It will likely be a slow start to the week for Australian dollar traders

Michael Dodge/GettyImages

The Australian dollar has opened the new trading week modestly higher, maintaining the gains achieved last Friday following the release of the advanced US Q4 GDP report which underwhelmed market expectations.

Here’s the scoreboard as at 7.40am AEST:

  • AUD/USD 0.7554 , 0.0008 , 0.11%
  • AUD/JPY 86.61 , -0.11 , -0.13%
  • AUD/CNH 5.1883 , 0.0126 , 0.24%
  • AUD/EUR 0.7045 , 0.0001 , 0.01%
  • AUD/GBP 0.6000 , -0.0004 , -0.07%
  • AUD/NZD 1.0371 , 0.0007 , 0.07%

After climbing from a low of .7507 on Friday, Richard Grace, chief currency strategist at the Commonwealth Bank, believes the strength in the AUD/USD will persist, at least in the early parts of the week.

“(The) AUD/USD is likely to remain firm early in the week, but then decline under the weight of a stronger USD post Thursday’s likely-hawkish FOMC statement,” he wrote on Monday morning.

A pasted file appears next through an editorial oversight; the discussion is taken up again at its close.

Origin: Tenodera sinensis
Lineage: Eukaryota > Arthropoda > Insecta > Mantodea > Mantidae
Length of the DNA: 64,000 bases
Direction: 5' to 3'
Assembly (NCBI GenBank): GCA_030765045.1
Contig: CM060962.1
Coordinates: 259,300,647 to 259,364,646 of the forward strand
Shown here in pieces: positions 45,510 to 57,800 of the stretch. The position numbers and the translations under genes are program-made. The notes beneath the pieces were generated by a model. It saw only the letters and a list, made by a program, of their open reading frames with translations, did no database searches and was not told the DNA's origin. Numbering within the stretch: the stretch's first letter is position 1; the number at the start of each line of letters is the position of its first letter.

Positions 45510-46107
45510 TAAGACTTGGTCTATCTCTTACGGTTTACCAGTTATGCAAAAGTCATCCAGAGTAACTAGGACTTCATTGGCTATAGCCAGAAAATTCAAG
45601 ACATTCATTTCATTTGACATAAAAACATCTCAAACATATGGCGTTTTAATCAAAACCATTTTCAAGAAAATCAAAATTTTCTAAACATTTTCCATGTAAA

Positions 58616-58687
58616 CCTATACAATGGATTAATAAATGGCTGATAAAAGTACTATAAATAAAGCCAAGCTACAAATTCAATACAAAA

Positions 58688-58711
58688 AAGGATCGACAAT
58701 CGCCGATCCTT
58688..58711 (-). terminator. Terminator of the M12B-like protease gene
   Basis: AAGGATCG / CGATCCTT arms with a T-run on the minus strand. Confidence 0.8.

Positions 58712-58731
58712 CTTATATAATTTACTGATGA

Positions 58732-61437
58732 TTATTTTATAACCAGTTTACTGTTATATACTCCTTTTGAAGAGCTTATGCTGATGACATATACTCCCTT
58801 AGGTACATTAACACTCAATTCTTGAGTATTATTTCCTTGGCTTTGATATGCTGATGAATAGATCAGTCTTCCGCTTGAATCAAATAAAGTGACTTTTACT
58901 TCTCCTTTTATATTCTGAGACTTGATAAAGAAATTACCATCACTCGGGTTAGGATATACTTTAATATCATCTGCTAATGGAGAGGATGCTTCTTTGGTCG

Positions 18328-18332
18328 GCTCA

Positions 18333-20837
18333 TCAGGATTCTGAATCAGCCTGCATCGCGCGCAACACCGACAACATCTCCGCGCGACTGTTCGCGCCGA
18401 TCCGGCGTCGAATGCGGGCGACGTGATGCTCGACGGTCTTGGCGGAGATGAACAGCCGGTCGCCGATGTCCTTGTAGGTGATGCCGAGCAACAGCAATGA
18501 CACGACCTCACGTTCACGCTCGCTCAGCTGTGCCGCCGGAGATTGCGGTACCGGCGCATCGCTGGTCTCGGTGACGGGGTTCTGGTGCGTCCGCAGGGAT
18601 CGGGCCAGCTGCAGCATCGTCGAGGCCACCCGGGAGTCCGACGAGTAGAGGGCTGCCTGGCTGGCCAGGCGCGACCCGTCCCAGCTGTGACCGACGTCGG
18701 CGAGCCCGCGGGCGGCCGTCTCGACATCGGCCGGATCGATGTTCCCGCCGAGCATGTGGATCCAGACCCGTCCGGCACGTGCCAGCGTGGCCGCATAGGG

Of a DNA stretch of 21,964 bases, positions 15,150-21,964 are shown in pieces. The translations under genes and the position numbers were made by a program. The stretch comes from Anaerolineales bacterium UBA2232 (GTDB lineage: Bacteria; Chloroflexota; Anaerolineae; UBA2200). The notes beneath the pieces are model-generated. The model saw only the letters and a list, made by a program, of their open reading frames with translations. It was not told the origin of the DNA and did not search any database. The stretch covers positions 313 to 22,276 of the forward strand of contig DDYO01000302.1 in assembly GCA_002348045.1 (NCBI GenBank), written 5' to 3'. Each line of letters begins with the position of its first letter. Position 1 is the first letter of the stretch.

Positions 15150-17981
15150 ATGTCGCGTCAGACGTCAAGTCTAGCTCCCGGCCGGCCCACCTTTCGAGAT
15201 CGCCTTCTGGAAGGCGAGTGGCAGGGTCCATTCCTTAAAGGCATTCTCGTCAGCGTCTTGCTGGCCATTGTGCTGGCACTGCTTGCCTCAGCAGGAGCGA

“AUD/USD should however see some support post the FOMC statement from the fact that we are set to see another strong Australian monthly trade surplus, courtesy of higher commodity prices and higher export volumes.”

Grace says that the AUD/USD will likely retain strong buying support at its 200-day moving average, currently located at .7476.

AUD/USD Daily Chart

While there is a smattering of economic data released during Monday’s trading session in Asia — New Zealand trade data along with Japanese retail sales just to name two — with many major markets remaining closed for Lunar New Year celebrations, it’s likely to be a quiet trading session for markets, including the Australian dollar.

If there is to be any volatility generated, it will likely be provided by movements in the Japanese yen, often influential on the US dollar index during periods of quiet trade in Asia.

Later in the session, markets will receive Q4 GDP from Spain, German CPI, euro area consumer confidence along with personal income and consumption figures from the United States, including all important core PCE price inflation which is the preferred gauge of price pressures used by the US Federal Reserve.

US pending home sales data for December will also be released.

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